Organizing events at this time is still very difficult due to all the ambiguity. Within our Proevent team we are preparing for events in the fall and putting together guidelines, but how it will all look in the future is still a matter of guesswork. From a professional point of view, it is a fact that events, where thousands of people are present, cannot be staged overnight. Many people are not aware that it takes many months of hard work and effort to organize a fair, festival or congress. All our events are based on professionalism from design to execution, and our main concern is the well-being and connection of visitors of all generations. Clear guidelines from the government for the coming autumn would certainly help facilitate the planning process.
SOCIALIZING WITHOUT EYE CONTACT IS UNIMAGINABLE AND IRREPLACEABLE
Q: During the crisis, we found that events could also be organized remotely. What is your position on this?
Proevent and our events have a clear message: we bring people together! We stand firmly behind this and believe in our words, so we do not make use of online events. Genuine personal contact is a basic human need. In these months we postponed two events and cancelled one. However, we were extremely surprised and received a confirmation that we are doing well, as we were daily contacted by exhibitors and visitors with questions about when we will meet again. Socializing without eye contact is unimaginable and irreplaceable.
Q: What are your crisis exit strategies? Are you preparing any innovations?
Our strategy is optimism. We have set some innovations for ourselves within the team and they will be seen in the autumn.
Q: The initiative to preserve the Slovenian meetings industry was signed by almost 700 individuals. How do you evaluate the initiative and could it lead to a new formal movement or integration?
In these difficult times, the employees of the same sector have achieved something special, extremely important and positive – that is, we have finally boarded the same boat, grabbed the oars and started rowing in the same direction. It is a time that has ignited a common positive light in us in this precarious situation. I hope and believe that it will now be easier to pave the way for the future, which we have made difficult for ourselves in the past.
Q: What did the forced break mean for you personally? Has it given you a glimpse into the meetings industry from a distance? What is your view?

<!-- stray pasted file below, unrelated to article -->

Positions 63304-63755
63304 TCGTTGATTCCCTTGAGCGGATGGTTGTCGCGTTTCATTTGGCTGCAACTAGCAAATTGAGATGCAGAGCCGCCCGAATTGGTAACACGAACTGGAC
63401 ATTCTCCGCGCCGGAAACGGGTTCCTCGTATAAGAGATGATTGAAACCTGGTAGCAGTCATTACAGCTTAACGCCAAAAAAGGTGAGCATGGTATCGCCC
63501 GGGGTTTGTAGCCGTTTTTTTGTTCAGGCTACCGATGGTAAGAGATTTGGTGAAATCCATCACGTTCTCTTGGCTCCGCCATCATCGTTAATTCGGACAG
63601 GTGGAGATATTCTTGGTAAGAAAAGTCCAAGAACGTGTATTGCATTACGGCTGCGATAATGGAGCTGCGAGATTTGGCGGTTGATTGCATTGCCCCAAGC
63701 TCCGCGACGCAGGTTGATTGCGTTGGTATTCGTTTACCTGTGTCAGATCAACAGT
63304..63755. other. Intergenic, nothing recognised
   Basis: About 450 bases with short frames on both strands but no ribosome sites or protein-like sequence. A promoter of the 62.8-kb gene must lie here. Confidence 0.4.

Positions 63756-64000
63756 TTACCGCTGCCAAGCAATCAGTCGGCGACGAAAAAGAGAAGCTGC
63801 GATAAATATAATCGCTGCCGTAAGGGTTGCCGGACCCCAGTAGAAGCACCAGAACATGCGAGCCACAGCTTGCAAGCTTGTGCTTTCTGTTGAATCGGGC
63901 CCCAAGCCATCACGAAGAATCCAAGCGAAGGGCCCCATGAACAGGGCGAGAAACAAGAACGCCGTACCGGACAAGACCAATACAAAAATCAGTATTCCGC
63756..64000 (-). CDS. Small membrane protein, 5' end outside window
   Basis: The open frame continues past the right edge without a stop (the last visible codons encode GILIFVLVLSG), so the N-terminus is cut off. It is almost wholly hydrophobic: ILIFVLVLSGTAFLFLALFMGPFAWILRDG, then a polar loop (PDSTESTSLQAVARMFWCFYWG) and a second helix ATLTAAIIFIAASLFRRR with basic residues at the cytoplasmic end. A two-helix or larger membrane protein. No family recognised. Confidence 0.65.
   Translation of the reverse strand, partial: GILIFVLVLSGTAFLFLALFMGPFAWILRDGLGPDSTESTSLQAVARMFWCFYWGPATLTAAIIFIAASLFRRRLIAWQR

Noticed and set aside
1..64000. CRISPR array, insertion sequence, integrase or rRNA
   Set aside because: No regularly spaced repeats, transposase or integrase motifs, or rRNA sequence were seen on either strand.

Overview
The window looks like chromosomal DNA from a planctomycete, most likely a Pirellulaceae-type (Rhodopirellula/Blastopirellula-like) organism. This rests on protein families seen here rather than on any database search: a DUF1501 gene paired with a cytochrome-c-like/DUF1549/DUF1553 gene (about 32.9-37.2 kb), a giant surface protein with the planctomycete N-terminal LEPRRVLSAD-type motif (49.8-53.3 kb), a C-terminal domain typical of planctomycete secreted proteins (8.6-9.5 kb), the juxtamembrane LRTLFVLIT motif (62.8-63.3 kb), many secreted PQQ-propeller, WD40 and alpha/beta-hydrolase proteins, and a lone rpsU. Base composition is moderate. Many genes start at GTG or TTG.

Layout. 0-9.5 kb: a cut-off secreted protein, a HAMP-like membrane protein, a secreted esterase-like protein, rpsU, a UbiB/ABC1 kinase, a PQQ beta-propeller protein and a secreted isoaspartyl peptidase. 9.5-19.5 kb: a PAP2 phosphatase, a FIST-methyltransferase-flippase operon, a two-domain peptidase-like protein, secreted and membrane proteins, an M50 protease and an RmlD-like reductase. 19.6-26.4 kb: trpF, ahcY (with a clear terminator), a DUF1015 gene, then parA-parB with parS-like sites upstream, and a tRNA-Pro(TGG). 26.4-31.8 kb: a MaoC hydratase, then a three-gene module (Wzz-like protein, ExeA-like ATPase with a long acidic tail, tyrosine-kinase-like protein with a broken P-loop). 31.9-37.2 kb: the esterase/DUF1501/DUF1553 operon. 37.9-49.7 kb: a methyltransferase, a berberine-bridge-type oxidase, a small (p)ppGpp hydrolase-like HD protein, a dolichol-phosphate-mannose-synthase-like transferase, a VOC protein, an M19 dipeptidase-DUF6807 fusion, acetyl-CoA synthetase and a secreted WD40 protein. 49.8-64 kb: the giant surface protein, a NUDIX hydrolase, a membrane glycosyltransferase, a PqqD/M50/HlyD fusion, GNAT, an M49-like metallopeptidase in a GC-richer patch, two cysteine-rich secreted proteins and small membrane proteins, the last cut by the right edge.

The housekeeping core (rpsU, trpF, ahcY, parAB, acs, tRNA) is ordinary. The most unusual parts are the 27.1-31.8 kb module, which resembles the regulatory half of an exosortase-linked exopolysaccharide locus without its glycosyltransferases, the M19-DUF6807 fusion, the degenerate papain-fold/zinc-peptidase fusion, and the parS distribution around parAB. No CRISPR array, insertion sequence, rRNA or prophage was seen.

The forced break brought self-reflection on a personal level and consequently even more optimism and views not only forward, but also in all other directions. Within the team, we became closer and got to know each other even more, in a completely new, even better way. In fact, I can say that regardless of the negative effects on the economy, the forced break also brought something good, as we were able to engage in work process optimization, which would otherwise not be possible in the wild rhythm of business life. Of course, we can no longer afford such a break, but I wish we could pass on some of our experience to the future.
Q: Tell us why the Slovenian government must urgently support the Slovenian meetings industry.
I am convinced that, first of all, it is to preserve jobs, as the meetings industry together with support industries provides almost 30.000 people with employment. This group includes event planners, providers of trade fair and other equipment necessary for various quality events (stages, sound systems, catering…), but we should also not forget the positive impact of the meetings industry on the entire domestic economy and support environment: catering, transport, hotels, tours and additional tourist offering (museums, galleries, tourist attractions) and I could keep going.
We, humans, are social beings, we need socializing, networking, communication and our society would be poorer without events – so I believe that with joint efforts and with the help of the Slovenian government we will be able to preserve the meetings industry and strengthen and upgrade it in the future.